She and Dad were married by a Justice of the Peace in Lincoln after a rather short courtship. Dad didn't always drive his Model T to visit her but told of his riding horse "single footing" the whole 8 miles back home. My sister, Vivian was born 3 years after the folks were married, and I came along for a 5th wedding present when Mother was 25. Dad's parents had both come over from Czechoslovakia and Mother's maternal Grandparents from Ireland. Her father was of German, English and Scottish background. Few of the 1st generation Czech married outside the nationality so their getting together was considered a "mixed marriage" in those days.

Tuesday, April 26, 2016

Azaleas and Conservation of Natural Resources

While we were happy to return to Nebraska after 18 years in Virginia, we missed the Azaleas and Rhododendron that we had learned to love. We were able to get this "Hardy Azalea" a few years ago and have it on the north side of the backyard fence. While it's no match for the 20 or so that we had in our backyard in Virginia, it is a good reminder of them. We are in a severe thunder storm warning area this evening with tornado warnings being issued for nearby areas. We have had some rain and are hearing thunder outside. We are watching "Big Burn; American Experience" on NET as we wait for the continuation of Ken Burns PBS series on the "National Parks". The "Burn" program tells much of the story of the founding of the U.S. Forest Service.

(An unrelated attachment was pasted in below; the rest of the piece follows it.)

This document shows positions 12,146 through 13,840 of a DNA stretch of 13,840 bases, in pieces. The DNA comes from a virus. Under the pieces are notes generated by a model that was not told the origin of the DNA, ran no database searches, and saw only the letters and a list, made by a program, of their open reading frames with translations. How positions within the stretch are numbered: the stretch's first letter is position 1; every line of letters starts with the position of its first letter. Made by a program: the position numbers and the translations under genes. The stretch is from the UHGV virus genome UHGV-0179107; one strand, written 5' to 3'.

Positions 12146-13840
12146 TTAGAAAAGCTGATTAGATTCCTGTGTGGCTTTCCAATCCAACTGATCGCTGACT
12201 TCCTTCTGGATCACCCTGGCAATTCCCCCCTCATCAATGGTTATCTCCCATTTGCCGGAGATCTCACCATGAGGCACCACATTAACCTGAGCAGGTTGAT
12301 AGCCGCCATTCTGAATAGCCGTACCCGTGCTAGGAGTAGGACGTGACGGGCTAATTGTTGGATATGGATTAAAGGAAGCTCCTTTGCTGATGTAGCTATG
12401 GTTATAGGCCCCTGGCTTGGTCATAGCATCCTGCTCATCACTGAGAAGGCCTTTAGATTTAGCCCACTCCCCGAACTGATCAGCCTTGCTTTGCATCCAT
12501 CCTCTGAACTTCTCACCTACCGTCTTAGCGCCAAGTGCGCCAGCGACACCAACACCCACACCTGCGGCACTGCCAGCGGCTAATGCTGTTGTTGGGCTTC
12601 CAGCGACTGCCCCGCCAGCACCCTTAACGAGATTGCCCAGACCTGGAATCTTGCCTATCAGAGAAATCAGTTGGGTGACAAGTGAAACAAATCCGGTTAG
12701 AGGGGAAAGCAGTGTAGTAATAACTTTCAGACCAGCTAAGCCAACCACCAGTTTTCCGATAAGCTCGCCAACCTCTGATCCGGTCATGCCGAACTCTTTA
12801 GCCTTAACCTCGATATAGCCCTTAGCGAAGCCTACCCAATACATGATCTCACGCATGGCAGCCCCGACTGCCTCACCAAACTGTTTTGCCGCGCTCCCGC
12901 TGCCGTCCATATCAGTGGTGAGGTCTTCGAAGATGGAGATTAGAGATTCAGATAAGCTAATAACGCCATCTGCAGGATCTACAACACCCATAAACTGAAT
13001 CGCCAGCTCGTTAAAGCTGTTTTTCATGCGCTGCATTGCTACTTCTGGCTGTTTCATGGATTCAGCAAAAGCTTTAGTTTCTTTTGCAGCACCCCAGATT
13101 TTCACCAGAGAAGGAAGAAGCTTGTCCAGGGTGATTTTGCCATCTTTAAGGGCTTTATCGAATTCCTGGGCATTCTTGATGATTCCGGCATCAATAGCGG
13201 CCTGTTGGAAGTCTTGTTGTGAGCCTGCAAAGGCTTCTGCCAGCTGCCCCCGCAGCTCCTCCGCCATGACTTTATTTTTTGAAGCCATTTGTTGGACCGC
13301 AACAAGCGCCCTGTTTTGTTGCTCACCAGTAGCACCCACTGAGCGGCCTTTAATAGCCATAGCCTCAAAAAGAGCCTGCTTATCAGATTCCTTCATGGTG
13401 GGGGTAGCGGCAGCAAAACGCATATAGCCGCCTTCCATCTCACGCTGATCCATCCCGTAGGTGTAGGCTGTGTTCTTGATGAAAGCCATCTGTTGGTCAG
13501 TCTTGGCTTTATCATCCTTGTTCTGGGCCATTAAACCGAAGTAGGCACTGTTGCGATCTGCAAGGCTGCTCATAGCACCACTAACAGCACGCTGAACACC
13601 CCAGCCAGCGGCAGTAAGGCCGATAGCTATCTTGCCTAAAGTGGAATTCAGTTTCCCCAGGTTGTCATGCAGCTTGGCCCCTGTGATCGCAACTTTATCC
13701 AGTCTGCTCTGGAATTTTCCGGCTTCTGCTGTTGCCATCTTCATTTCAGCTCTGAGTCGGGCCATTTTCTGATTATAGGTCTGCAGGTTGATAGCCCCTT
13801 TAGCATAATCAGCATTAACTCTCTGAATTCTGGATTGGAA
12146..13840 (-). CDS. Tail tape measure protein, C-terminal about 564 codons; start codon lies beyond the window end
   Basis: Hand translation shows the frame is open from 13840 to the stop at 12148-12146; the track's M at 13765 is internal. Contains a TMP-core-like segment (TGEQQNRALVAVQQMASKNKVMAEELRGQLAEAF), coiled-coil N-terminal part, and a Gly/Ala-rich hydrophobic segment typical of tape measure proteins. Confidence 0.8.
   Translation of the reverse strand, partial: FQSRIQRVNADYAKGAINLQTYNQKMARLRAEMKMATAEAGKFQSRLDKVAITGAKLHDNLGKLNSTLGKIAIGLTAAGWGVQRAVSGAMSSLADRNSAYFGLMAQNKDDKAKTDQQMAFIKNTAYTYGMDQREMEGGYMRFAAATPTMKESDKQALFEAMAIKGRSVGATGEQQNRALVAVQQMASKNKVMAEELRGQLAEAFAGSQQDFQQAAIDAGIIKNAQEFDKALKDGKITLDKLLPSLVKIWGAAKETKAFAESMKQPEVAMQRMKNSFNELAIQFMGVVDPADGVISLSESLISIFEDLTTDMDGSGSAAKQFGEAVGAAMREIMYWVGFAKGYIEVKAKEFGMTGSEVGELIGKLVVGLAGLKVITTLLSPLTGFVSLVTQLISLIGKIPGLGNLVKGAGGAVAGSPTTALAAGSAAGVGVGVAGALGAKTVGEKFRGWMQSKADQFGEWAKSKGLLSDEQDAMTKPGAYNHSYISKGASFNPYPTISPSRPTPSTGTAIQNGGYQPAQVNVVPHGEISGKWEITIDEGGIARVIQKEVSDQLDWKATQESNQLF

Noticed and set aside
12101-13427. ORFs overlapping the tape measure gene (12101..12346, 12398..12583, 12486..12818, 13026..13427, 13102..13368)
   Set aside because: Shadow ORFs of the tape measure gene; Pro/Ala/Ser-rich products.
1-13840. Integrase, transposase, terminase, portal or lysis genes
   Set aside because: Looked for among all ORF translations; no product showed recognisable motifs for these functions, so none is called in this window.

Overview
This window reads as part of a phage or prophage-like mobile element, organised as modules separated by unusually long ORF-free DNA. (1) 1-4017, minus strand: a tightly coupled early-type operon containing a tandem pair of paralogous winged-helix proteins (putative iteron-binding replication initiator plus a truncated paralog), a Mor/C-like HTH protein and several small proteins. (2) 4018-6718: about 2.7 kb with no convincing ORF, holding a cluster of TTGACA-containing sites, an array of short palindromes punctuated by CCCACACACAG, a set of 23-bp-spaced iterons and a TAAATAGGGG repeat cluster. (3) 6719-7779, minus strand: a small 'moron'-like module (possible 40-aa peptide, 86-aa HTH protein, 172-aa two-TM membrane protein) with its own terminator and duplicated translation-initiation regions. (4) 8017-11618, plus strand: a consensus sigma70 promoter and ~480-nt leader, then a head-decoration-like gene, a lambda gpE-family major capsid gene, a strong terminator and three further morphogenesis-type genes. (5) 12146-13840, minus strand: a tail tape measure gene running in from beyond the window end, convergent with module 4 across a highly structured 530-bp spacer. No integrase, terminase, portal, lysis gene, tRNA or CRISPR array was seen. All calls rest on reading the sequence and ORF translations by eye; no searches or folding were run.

Gifford Pinchot is recognized as a leader in the establishment of the Agency along with President Theodore Roosevelt and John Muir. One of the early leaders of the Forest Rangers was William Greeley. His son Arthur, was Associate Chief of the Forest Service during the early years that Elaine worked for the Agency in Washington, D.C. and had frequent contact with him. Tomorrow, April 27 is the 81st anniversary of the establishment of the Soil Conservation Service by H.H.Bennett and Franklin D. Roosevelt. While the Forest Service is some 35 years older, the two Agencies have long been recognized as "sister conservation agencies".

Monday, April 25, 2016

Yellowstone NP in 1946

As we watch the first episode of the "National Parks" this evening, it seemed appropriate to reflect on my first visit to the Black Hills, Mt. Rushmore and Yellowstone NP. It was during the summer of 1946 when 4 of us farm boys borrowed my sisters 1930 Model A Ford and made the trip. We slept in a tent, bought gas in South Dakota at 6 gallons for $1.00 and stopped at the Wall Drug Store.
We were fascinated with Mt. Rushmore and remembered having read about it in our "Current Developments" while in HS. While we were greatly impressed with the natural features of Yellowstone NP,  we cut our visit short since gasoline was $0.25/gallon, food and camp sites were expensive in our judgment. While I took some pictures, these shown were purchased. I'm not sure the one of the geyser is actually of Old Faithful. I do remember that we pulled up to a parking area at the base of the geyser and waited along with no more than 25 people for it's display. Ten years later, we were back to the park and couldn't believe the large number of tourist and the distance they were kept back from the geyser's base.  We have been back to Yellowstone several times and bought a Passport years ago that covered our entry fee. One of our Motor Home trips there with Carolyn and Julie enabled us to witness a minor earthquake. We have a Passport Booklet in which we have collected stamps and dates of our visit to NP's. I may have to write a story on all our Park visits after listening to the TV series on National Parks.

Sunday, April 24, 2016

Flowers and Flowerday Iron Kettle